Mailed Ballots Boosted 2020’s Voter Turnout — Will It Work in 2022?

States that mailed a ballot to every registered voter in 2020’s presidential election saw voter turnout increase by an average of 5.6 percent, and turnout was even higher among infrequent voters, according to the first peer-reviewed academic study of 2020 mail voting.

The increase in turnout was slightly greater than previous studies of mail-based voting conducted before 2020’s election, where 71 million-plus voters, including voters in swing states, turned to mailed-out ballotsIn response to the COVID-19 pandemic.

Less convenient versions of mail-based voting, such as local officials sending all voters an application to fill out and submit before receiving a ballot, or a state relaxing that application’s criteria but still requiring voters to apply, had smaller impacts on lifting voter turnout.

“We tested these different approaches,” said Eric McGhee, a coauthor of this study and a senior fellow at the Public Policy Institute of California. “And of those three approaches, we found that the only consistent effect, either on turnout or on the composition of the electorate, was that mailing everybody a ballot elevates turnout.”

McGhee’s paper, “Vote-by-Mail Policy and the 2020 Presidential Election,” which will be published later this yearBy the scholarly journal Research and Politics, was co-authored by PPIC’s Jennifer Paluch and the University of Southern California’s Mindy Romero.

The research, which surveyed county-level turnout from 1992 through 2020, buoys claims by voter advocates that getting mailed-out ballots directly into voters’ hands—especially in states with automatic voter registration—could be pivotal in 2022’s midterm elections, when historic patterns suggest November’s turnout may fall to two-thirds of the presidential election.

“Voters of color clearly want, need, and use VBM [vote-by-mail] options,” said a February paper by the Deliver My Vote Education Fund(DMVEF), a group that aims to increase voter turnout in communities where people of color. The use of mailed-out ballots in 2020 was “staggering” compared to 2016, it said, especially in battleground states.

The advocacy group found that Michigan saw a drop in voting participation from 26 percent to 59 percent in its electorate who voted with mailed ballots in 2016, to 59 percent in 2020. reported. Pennsylvania’s unemployment rate increased from 4 percent to 40%. Among Michigan’s Black voters, using mailed-out ballots increased by 47 percent. Among Pennsylvania’s Black voters, mailed-out ballot usage increased 42 percent; among Asian American and Pacific Islander voters, by 56 percent.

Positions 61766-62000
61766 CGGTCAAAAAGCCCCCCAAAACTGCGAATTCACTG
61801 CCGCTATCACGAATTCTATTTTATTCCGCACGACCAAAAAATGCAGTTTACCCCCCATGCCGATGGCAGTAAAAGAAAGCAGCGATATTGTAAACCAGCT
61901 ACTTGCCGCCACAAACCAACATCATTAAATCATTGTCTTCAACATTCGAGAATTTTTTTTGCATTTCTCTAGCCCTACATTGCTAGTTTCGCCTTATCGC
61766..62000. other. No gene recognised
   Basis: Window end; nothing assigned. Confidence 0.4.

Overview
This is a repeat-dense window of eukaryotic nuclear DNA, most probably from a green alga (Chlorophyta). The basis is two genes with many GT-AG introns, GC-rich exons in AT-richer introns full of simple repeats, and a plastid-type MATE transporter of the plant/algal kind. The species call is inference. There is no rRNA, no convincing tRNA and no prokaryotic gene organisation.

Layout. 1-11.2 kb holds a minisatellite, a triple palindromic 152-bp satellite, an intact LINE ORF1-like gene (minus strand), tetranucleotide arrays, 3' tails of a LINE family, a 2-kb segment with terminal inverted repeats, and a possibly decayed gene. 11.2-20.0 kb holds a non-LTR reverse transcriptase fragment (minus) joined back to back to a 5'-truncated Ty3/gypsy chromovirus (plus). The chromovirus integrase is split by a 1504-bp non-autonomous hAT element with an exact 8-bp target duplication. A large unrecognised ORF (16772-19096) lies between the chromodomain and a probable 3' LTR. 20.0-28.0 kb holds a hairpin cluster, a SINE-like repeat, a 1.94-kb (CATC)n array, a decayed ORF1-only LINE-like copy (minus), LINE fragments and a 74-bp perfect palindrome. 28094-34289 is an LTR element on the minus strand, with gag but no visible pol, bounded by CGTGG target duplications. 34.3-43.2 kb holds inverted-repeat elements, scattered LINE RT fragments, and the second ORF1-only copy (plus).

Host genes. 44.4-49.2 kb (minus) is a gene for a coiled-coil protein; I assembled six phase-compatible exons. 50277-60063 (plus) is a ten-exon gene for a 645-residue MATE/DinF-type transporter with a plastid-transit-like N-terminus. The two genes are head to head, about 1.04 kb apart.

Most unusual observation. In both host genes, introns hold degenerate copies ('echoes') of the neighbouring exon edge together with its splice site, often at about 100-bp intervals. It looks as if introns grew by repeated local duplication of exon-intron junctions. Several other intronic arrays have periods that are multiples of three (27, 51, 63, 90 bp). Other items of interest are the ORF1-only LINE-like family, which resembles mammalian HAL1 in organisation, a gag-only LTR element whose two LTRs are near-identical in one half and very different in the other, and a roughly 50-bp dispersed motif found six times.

“But historically, turnout in [federal]Turnout in midterm elections has been significantly lower than that in [presidential] general elections,” DMVEF said. “We do not have to accept that. There is still time to do more for increased midterm voter turnout overall and VBM use in 2022. The DMVEF is dedicated not just to supporting the VBM movement, but to propelling it.”

The Deliver My Vote Education Fund is not the only voice making this argument that getting mailed-out ballots in voters’ hands could change the dynamics of 2022’s midterms.

“There’s no better way to materially increase the odds that potential 2022 midterm ‘dropout/no-show’ voters will actually consummate the voting act than getting tens of millions of mailed-out ballots in their hands at least three to four weeks before the polls close on November 8, 2022,” said a memo sent to congressional Democrats shared by a well-known advocate. “Campaigns often hinge on small, even razor-thin, margins.”

Are you encouraging or overpromising?

Vote-by-mail proponents note that voters in every 2022 battleground state, except Georgia, can now apply to receive a mailed-out ballot for all of 2022’s elections. (In GeorgiaThe period for applying opens 78 days prior to the election. Do not feel discouraged. punditsAnd partisansAdvocates say that there is not much that can be done to prevent major electoral losses next year.

They point to New Jersey, where, in 2020’s presidential election, every registered voter was mailed a ballot. (The state adoptedAutomatic voter registration in 2018. New Jersey had the highest turnout of any state among young voters between 18 and 29 in 2020. 67 percent. But in 2021’s statewide elections, where local officials did not mail every voter a ballot and reverted to its prior mix of absentee, early in-person, and Election Day voting, the turnout among voters ages 18 to 29 fell to 20 percent. The “absent Democratic voter problem” for voters of all ages was also seen in New York and Pennsylvania in 2021, the memo lobbying congressional Democrats said.

“The 2020 election was a perfect storm,” Deliver My Vote Education Fund’s paper concluded. “Voters and election administrators who never would have considered voting from home instead of an election booth, made different decisions. The 2022 midterm elections provide a once in a lifetime opportunity to continue this extraordinary expansion of VBM for all voters.”

Researchers who study youth voting and voting via mail are more cautious about their projections. They claim that turnout is affected by specific factors, especially for youth.

PPIC’s McGhee said that mailing every voter a ballot has a bigger effect than what was reported by the New York Times’ Nate Cohn in April 2021, where Cohn said that the balloting option had “limited import” and cited a study, whose data was from 1996 through 2018, that concluded it “increases turnout by only about 2 percent with no discernible partisan advantage.”